March 30, 2020 (MLN): World stock markets mostly tumbled and oil prices plunged Monday despite fresh Chinese and Australian stimulus to shore up an economy shattered by the coronavirus fallout.
Australia was out on its own — its stock market surging 7.0 percent as the country's virus infections slowed, while after the close of trade in Sydney the government unveiled an income-support plan worth US$80 billion.
Crude oil meanwhile struck the lowest levels in more than 17 years on Monday, with Brent North Sea tumbling to $22.58 per barrel at one point.
“Estimates for the (oil) demand side are being revised downwards on an almost daily basis, while on the supply side there is still no sign of any reconciliation between Saudi Arabia and Russia” regarding their price war, Commerzbank said in a client note.
There are warnings that oil could sink even further as storage tanks around the world approach full capacity.
Elsewhere Monday, the dollar climbed across the board, while Asian stock markets mostly fell following Friday's steep drop on Wall Street and Europe.
Jubilation over last week's enormous US stimulus package has largely faded, with investors returning their attention to the soaring infection and death rate figures of the coronavirus.
US President Donald Trump on Friday signed off Washington's stimulus measures worth more than $2 trillion.
While the disease ravages populations and the global economy grinds to a halt with 40 percent of the planet in lockdown, experts are struggling to get a grip on the scale of the crisis that is forecast to cause a worldwide recession.
Analysts say there are likely more dark days ahead, with Trump abandoning his timetable for life returning to normal in the United States and extending emergency restrictions for another month.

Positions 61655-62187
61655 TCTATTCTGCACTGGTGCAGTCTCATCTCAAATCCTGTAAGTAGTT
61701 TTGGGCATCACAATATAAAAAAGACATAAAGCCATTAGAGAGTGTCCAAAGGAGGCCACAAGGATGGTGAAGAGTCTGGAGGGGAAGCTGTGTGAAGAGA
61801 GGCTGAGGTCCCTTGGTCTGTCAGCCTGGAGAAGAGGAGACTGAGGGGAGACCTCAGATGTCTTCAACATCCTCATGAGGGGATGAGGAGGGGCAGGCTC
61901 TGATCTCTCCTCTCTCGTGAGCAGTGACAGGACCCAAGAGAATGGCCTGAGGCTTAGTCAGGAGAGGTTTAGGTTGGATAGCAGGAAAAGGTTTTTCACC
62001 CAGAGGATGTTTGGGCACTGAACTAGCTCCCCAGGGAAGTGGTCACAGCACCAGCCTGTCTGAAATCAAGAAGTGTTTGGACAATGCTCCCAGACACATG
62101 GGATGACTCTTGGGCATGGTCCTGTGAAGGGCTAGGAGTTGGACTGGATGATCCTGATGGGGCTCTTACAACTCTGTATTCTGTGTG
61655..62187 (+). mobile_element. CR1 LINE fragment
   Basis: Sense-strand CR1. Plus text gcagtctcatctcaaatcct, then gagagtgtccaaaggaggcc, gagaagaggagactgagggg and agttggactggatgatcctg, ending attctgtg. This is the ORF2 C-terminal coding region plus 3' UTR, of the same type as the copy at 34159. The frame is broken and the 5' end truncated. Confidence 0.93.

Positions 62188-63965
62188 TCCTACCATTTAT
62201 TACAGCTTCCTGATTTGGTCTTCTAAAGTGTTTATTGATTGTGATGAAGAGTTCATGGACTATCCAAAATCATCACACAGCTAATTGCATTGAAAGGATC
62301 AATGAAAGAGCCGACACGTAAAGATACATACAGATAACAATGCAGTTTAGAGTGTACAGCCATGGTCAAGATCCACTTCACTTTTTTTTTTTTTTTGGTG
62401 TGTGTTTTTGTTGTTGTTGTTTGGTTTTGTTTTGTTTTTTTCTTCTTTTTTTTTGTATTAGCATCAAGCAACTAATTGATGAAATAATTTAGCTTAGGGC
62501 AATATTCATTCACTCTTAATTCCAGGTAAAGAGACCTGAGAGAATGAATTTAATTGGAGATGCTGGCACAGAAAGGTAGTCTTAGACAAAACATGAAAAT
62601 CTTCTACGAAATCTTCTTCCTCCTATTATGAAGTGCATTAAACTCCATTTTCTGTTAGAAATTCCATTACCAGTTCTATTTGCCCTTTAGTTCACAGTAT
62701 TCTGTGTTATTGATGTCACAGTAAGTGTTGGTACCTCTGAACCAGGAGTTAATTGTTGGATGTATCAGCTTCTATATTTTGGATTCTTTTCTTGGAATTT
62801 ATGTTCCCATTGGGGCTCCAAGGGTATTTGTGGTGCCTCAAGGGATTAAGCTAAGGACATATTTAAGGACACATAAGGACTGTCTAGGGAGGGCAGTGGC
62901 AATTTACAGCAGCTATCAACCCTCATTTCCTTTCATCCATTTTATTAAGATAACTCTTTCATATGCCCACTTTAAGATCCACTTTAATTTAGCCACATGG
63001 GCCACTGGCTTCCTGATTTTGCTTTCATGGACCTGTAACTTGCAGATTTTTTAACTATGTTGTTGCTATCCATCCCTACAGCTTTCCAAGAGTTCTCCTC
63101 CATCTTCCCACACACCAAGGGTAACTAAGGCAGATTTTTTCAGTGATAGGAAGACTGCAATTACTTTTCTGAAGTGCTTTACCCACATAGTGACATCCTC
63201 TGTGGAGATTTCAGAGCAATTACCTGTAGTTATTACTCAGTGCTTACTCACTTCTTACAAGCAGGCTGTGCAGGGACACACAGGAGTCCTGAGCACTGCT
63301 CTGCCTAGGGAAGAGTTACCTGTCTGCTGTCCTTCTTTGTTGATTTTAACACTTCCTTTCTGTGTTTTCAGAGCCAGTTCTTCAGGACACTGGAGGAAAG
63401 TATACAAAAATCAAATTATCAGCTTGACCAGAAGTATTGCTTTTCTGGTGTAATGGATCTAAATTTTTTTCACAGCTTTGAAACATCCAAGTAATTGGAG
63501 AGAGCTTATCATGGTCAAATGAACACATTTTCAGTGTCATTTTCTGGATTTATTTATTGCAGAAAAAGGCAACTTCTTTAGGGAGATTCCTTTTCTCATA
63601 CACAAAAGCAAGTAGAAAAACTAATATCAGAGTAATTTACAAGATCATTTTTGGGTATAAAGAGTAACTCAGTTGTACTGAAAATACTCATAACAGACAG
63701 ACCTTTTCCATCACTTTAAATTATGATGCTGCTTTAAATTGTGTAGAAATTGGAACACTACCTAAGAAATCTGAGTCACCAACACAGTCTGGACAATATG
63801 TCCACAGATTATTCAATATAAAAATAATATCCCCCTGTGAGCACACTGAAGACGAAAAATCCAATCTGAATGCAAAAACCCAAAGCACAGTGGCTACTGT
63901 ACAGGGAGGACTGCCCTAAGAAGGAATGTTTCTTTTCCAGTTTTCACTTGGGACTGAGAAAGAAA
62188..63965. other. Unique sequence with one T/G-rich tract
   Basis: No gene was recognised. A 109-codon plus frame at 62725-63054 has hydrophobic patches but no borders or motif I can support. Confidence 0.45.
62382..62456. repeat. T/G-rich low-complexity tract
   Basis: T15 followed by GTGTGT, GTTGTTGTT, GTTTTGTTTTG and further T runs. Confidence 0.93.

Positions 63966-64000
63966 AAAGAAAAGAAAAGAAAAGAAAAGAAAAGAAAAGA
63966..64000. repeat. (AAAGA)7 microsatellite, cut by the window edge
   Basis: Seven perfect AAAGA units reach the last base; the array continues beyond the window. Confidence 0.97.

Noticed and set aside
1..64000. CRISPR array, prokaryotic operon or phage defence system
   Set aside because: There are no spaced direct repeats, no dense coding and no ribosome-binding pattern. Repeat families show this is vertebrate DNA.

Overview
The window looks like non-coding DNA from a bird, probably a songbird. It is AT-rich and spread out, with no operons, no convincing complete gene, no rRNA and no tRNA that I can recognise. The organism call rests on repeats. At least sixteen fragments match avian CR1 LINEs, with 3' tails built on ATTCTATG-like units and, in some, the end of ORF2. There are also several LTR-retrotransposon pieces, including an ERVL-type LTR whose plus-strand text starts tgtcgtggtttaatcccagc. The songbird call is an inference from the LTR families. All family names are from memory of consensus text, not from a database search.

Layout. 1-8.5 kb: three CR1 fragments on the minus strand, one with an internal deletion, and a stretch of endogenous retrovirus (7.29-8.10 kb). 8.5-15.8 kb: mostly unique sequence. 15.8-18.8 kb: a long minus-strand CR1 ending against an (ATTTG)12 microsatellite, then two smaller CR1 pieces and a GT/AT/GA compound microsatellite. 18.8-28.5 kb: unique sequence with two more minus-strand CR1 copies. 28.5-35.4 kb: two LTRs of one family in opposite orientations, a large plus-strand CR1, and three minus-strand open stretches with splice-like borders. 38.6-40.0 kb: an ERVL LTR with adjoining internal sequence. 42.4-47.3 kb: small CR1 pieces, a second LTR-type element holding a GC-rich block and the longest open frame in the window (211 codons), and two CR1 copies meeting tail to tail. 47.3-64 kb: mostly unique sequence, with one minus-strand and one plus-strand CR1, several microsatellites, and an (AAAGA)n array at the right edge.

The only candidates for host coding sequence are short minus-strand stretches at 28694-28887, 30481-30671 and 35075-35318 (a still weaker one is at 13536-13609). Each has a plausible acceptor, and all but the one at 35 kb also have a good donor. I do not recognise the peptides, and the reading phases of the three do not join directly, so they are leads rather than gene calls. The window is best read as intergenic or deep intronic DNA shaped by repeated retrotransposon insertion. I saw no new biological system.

The president said he expected the country to “be well on our way to recovery” by June 1 — dropping his previous target of mid-April.
Meanwhile, senior US scientist Anthony Fauci issued a tentative prediction that COVID-19 could claim up to 200,000 lives in the US.
Governments and central banks have acted to shore up the global economy, pledging around $5 trillion in stimulus support, with China on Monday joining the party by lowering bank borrowing costs and pumping billions of dollars into financial markets, while Singapore also eased rates.
AxiCorp's Stephen Innes said markets looked like they were “nearing policy fatigue where it becomes less effective, and as the surprise element diminishes, no one cares”.
“So, while policy responses in the US and Europe have been spectacular… the coronavirus keeps spreading globally, deepening fears of the economic and financial impact across countries. More market turmoil likely lies ahead.”
He also pointed out that with the corporate reporting season approaching “now we are about to enter a vortex of bad earnings, bad economic data, and bankruptcies”.
Measures to contain the coronavirus outbreak will slash the German 2020 economic output before a rebound next year, a panel of economists who advise the government said Monday.
“The big question for markets is whether the huge stimulus introduced so far across the globe will be enough to help the global economy withstand the economic shock from the COVID-19 containment measures,” said National Australia Bank's Rodrigo Catril.
“To answer this question one needs to know the magnitude of the containment measures and for how long they will be implemented. This is the big unknown and it suggests markets are likely to remain volatile until this uncertainty is resolved.”